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What causes Peeta to change throughout Mockingjay?
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Middle School Teacher
Peeta experiences the extremes of behavior conditioning in Suzanne Collins' novel Mockingjay.
Peeta undergoes the largest transformation at the hands of the Capitol when they "highjack" him, a "secretive...form of torture" that is a "type of fear conditioning" (180). Prim asks the question that had been plaguing Katniss' mind:
"Is that what they've done to Peeta? Taken his memories of Katniss and distorted them so they're scary?" (181)
Although Katniss and Prim both want rehabilitation for Peeta, it is Delly, their classmate from District 12, who comes up with the solution to restore Peeta's mind. In what becomes a reverse-highjacking, Delly works with Peeta to help him connect to his good childhood memories and understand what is real in the world around him.
When Peeta states that he "can't tell what's real anymore and what's made up," Finnick advises him just to ask. In a game that becomes "Real or not real?" Peeta attempts to decipher his feelings and nightmares.
Peeta's personal fortitude and the aid of those closest to him, like Delly, Haymitch, and Katniss, help Peeta to overcome his reconditioning and redefine himself for the future.
Posted by lentzk on April 28, 2012 at 3:49 AM (Answer #1)
Peeta really never changes.
I believe the Capitol had a hard time with torturing him, though the hijacking is ridiculously shattering, making him a mutt designed to kill Katniss.
That Peeta survives, still tries to protect Katniss, and protect anyone - and even when they torture him and he is rescued, he still tries to figure Katniss out - highlights his core power beautifully. Peeta's compassion grounds him and is what makes him exemplary to everyone he touches, and Panem. If he had become bitter - he would cease to be 'Peeta'. Peeta is the epitome character of self-sacrifice in the books - and the one who lost everything.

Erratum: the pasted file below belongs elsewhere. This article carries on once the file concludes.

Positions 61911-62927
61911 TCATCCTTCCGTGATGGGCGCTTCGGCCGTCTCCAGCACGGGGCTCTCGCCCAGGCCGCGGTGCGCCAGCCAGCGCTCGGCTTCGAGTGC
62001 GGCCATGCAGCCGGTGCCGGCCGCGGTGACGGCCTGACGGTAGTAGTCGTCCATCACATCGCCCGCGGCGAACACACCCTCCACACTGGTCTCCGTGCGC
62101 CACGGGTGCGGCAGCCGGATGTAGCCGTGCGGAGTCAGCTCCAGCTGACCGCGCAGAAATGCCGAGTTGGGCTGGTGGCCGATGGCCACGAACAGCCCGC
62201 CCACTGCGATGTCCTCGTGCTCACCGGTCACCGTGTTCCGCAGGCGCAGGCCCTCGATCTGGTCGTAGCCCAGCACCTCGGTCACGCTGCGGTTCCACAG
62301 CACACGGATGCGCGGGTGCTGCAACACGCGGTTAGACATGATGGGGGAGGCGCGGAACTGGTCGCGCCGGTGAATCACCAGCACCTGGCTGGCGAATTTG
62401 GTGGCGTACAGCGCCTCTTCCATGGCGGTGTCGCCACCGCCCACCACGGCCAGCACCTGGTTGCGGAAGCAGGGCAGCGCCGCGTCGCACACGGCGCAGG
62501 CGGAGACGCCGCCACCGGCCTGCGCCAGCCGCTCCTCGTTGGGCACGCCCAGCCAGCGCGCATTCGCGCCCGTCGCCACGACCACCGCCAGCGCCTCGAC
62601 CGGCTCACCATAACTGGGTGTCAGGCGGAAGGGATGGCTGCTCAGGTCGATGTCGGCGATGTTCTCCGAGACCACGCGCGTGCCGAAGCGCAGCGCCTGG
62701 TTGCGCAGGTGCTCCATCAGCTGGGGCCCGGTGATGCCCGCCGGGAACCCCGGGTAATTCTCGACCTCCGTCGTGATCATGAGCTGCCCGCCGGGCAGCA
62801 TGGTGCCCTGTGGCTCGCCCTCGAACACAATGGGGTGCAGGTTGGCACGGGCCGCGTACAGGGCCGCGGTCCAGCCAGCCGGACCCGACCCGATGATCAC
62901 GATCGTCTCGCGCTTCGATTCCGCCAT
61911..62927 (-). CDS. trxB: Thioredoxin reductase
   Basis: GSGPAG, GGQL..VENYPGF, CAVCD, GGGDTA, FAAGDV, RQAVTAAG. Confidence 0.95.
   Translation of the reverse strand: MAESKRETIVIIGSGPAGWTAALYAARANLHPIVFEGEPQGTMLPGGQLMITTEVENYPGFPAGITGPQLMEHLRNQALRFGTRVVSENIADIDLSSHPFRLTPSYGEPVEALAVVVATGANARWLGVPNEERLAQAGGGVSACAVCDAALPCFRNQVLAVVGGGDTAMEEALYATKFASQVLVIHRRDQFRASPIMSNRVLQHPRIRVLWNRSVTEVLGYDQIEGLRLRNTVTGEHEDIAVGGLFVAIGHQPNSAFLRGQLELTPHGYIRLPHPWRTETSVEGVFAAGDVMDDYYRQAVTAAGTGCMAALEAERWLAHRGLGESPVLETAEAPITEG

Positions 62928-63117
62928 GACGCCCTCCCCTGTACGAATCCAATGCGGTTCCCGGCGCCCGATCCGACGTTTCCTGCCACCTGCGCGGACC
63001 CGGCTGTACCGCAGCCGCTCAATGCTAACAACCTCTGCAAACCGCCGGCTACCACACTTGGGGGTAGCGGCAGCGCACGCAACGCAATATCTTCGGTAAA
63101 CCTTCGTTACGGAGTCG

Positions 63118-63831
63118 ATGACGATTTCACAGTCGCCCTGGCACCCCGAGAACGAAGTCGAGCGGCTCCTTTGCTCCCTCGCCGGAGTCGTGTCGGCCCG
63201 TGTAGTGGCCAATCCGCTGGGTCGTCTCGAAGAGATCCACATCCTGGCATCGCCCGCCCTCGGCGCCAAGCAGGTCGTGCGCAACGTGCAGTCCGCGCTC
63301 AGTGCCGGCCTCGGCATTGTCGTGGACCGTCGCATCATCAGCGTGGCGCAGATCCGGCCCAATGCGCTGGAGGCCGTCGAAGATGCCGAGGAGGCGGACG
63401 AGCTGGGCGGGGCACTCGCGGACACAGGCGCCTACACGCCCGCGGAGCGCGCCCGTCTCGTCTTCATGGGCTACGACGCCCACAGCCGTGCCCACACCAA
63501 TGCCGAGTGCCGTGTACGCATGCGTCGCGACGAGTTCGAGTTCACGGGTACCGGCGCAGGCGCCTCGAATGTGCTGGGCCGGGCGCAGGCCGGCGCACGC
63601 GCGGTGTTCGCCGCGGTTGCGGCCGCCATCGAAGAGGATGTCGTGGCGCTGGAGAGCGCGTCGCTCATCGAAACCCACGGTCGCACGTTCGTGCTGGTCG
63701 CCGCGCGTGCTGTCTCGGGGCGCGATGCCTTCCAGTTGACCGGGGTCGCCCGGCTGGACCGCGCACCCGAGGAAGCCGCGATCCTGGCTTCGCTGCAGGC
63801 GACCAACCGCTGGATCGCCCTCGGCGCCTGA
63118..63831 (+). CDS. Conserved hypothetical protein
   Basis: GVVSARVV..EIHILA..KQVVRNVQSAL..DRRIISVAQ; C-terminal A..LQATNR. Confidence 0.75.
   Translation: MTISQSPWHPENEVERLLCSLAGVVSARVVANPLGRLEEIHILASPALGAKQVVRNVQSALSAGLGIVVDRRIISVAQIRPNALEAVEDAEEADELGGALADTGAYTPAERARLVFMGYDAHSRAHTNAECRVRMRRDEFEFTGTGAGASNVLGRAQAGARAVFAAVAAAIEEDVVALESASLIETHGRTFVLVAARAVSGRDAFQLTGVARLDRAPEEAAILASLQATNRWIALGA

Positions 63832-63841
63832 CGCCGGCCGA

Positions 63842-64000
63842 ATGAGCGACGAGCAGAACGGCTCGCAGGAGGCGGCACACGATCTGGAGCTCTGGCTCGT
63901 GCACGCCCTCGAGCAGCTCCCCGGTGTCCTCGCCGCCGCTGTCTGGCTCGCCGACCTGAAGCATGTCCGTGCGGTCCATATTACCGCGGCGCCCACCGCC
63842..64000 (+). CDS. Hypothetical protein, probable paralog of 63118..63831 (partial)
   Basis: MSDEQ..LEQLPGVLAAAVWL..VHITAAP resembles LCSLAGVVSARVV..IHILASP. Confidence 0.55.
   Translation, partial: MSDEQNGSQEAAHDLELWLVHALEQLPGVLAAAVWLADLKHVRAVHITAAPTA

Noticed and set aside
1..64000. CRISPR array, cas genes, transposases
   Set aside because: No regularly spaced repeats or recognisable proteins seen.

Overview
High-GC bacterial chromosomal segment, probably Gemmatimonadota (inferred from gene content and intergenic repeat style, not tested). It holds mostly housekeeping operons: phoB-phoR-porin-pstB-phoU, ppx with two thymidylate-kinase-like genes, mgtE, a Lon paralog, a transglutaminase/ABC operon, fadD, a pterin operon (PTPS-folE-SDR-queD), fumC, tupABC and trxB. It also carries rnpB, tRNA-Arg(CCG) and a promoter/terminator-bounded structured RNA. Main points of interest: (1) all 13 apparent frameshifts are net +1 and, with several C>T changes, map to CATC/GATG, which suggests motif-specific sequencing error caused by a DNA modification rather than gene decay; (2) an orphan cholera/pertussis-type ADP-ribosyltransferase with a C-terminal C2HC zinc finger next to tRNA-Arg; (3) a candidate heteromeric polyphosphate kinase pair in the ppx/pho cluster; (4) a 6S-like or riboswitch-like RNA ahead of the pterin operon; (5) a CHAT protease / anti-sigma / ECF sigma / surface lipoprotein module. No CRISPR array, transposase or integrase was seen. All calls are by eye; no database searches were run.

Finnick hit the nail on the head when he said to them, that Peeta is the only tribute that won the Games [alongside Katniss] out of compassion. He played the Game differntly. Peeta has always been hard to figure out - his core strength is in his simplicity, his kindness to everyone and his way of making people feel something of themselves by just his demeanor and his sincere artistry with words. This continues to emerge progressively as he is recovering.
It is what makes people believe in him and support him. His team mates on the Capitol mission that came up with the "Real or No Real" game that became progressively successful in him making sense of his memories and who he is; in reinforcing Pollux's bravery through their routs underground by telling Pollux simply that he has become their greatest asset by his work underground as an Avox; and by instilling hope into the heart of their shopkeeper ally / former stylist - when they gifted her a can of salmon and he told her that one should never underestimate the strength of a great stylist.
Peeta is rude to Katniss and angry at Haymitch, because he is human. Peeta needed a vent and he feel betrayed by them. Despite him never wanting to harm a soul, much happens to him - he lost his family and had nothing to return to except to Katniss, whom the Capitol painted red for him - he was still thoroughly confused and on the mental verge of losing himself permanently. Peeta even accepted to be killed off, after he saw a replay of himself going "mutt" and killing off a team member while on the Capitol mission. This was a big trigger into putting things into perspective about him.
If Peeta was not that strong, that compassionate, and had the will that can only be branded 'Peeta', he would not have survived, or would have survived only as a void shell. Peeta until the end, remains and exemplary optimist.
Posted by gabrielle720 on June 2, 2012 at 7:03 AM (Answer #2)
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